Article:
Friday April 16th, 1999 at Davey's Uptown in Kansas City, MO.
Chamberlain, The Malachy Papers, Rex Hobart, & Scott Easterday

It was a night of big shows - Sebadoh at The Bottleneck, Man or Astroman? at the Hurricane, and Chamberlain at Davey's Uptown. If I didn't have a history with Chamberlain I probably wouldn't have gone to the show as they are really not my bag any longer. However I was at the first Chamberlain show (when they were Split Lip) and traveled every weekend for a year to see them so it was just second nature that I'd check out my hometown heroes when they came through Kansas City to support their new album, The Moon My Saddle.

I called the club and they told me three bands were playing and it would start around 10:30 with Chamberlain at 12:30. I hadn't been to Davey's Uptown but from what everyone had told me it wasn't really something that I wanted to do. You know kind of dirty and drunken and sleazy? Turns out my friends were half right but just a little too whitebread for their own good.

The club is at 34th and Main in midtown KCMO and is placed in a strip of buildings that probably date from the early 1900s. The first room contains the bar and a a dozen or so tables with an opening into the second room which has the small two tiered stage, more tables and a smaller, utility type bar in back. I quickly surveyed the place looking for anyone I knew but I couldn't find a soul so I walked up front and sat down on the floor next to the stage to watch Scott Easterday who had just begun his set.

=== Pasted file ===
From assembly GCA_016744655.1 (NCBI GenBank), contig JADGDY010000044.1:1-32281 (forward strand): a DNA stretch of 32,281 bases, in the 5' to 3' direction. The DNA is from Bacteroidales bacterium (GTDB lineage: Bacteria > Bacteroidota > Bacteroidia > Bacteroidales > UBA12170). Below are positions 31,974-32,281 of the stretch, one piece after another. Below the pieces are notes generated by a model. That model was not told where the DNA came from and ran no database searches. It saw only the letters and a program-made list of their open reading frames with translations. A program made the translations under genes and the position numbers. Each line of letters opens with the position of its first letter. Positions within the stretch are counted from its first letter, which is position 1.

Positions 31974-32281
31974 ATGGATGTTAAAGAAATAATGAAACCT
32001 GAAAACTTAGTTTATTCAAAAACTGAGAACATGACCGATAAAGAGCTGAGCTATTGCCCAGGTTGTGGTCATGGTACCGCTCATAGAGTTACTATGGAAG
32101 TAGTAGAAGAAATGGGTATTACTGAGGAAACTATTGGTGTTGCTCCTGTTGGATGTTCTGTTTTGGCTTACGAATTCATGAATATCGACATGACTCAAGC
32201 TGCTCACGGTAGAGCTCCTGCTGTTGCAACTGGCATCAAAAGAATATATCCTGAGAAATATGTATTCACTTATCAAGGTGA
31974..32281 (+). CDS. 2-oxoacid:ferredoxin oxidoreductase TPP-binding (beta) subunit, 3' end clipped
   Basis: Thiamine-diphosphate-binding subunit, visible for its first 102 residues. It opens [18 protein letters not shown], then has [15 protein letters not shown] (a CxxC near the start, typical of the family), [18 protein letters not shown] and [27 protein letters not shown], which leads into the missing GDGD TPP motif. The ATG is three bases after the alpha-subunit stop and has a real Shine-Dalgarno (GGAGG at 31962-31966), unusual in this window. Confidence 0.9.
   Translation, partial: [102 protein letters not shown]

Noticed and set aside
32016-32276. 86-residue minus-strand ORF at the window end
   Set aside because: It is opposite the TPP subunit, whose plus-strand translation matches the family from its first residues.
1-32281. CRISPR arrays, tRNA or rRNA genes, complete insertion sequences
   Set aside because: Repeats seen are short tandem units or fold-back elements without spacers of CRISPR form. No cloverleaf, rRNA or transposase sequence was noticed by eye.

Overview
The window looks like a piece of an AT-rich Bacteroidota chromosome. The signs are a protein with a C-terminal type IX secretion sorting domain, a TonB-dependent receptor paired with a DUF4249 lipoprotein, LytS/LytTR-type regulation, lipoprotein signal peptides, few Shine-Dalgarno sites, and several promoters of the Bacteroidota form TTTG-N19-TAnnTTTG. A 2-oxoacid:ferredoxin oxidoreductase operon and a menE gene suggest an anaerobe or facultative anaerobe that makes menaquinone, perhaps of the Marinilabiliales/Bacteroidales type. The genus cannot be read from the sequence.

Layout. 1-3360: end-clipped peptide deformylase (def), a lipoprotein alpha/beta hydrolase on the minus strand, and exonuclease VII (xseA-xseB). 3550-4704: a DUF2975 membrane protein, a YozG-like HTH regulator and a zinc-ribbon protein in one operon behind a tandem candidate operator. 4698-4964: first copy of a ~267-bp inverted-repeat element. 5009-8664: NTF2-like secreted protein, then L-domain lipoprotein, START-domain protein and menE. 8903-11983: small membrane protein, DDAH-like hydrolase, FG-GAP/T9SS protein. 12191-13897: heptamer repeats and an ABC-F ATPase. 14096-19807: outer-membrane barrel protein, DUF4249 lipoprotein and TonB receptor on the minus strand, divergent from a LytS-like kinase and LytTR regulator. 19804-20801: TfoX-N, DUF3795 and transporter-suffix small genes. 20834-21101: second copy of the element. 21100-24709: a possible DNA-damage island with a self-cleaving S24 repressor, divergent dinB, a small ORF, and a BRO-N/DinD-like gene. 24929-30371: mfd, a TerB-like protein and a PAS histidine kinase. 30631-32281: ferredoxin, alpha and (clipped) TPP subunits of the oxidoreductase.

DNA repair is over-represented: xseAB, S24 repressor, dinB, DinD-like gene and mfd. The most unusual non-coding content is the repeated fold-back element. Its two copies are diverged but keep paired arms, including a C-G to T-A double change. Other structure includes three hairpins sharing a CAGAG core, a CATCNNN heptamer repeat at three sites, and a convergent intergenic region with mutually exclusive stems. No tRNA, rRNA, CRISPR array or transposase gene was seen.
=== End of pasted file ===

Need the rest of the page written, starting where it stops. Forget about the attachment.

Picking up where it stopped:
Davey's seemed to be a very real club with real community. Lots of folks there new each other and it was a nice mix of burn-outs, slackers, and party goers that if KC were a college town, would be referred to snubbingly as "townies" by the Bottleneck crowd. Scott seemed to be a member of the clique and everyone enjoyed his solo acoustic set starting off the night. His songs were a little country, others more AAA. His voice was solid and his playing was excellent blending together a classical solo style with more traditional acoustic strum.

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Rex Hobart was up next. Last time I saw Rex he was with backing band The Misery Boys. I wasn't sure exactly how serious they were. Sure there were cowboy hats and cowboy shirts, steel guitar and even some cowboy boots, but there were also Converse all-stars. I found out later that Rex Hobart is Scott Hobart of Giant's Chair fame. That fueled my thoughts that Rex Hobart was really more of an irony than anything else. Tonight though I was put back in doubt if not completely deciding he's serious.

First off Rex has an incredible voice. He must have studied every great country musician between 1930-1960 to perfect that warble. His lyrics are nearly as good as his voice, and there is no reason that Rex shouldn't be all over CMT. His playing is fairly unique with a strong rhythmic quality rather than a nice open strum like you'd expect. For the last two songs of the set he was joined by Misery Boy J.B. and his clean Fender guitar. Rex's music has a different quality with J.B. playing but both are equally good. Hard to imagine it gets better than Rex Hobart.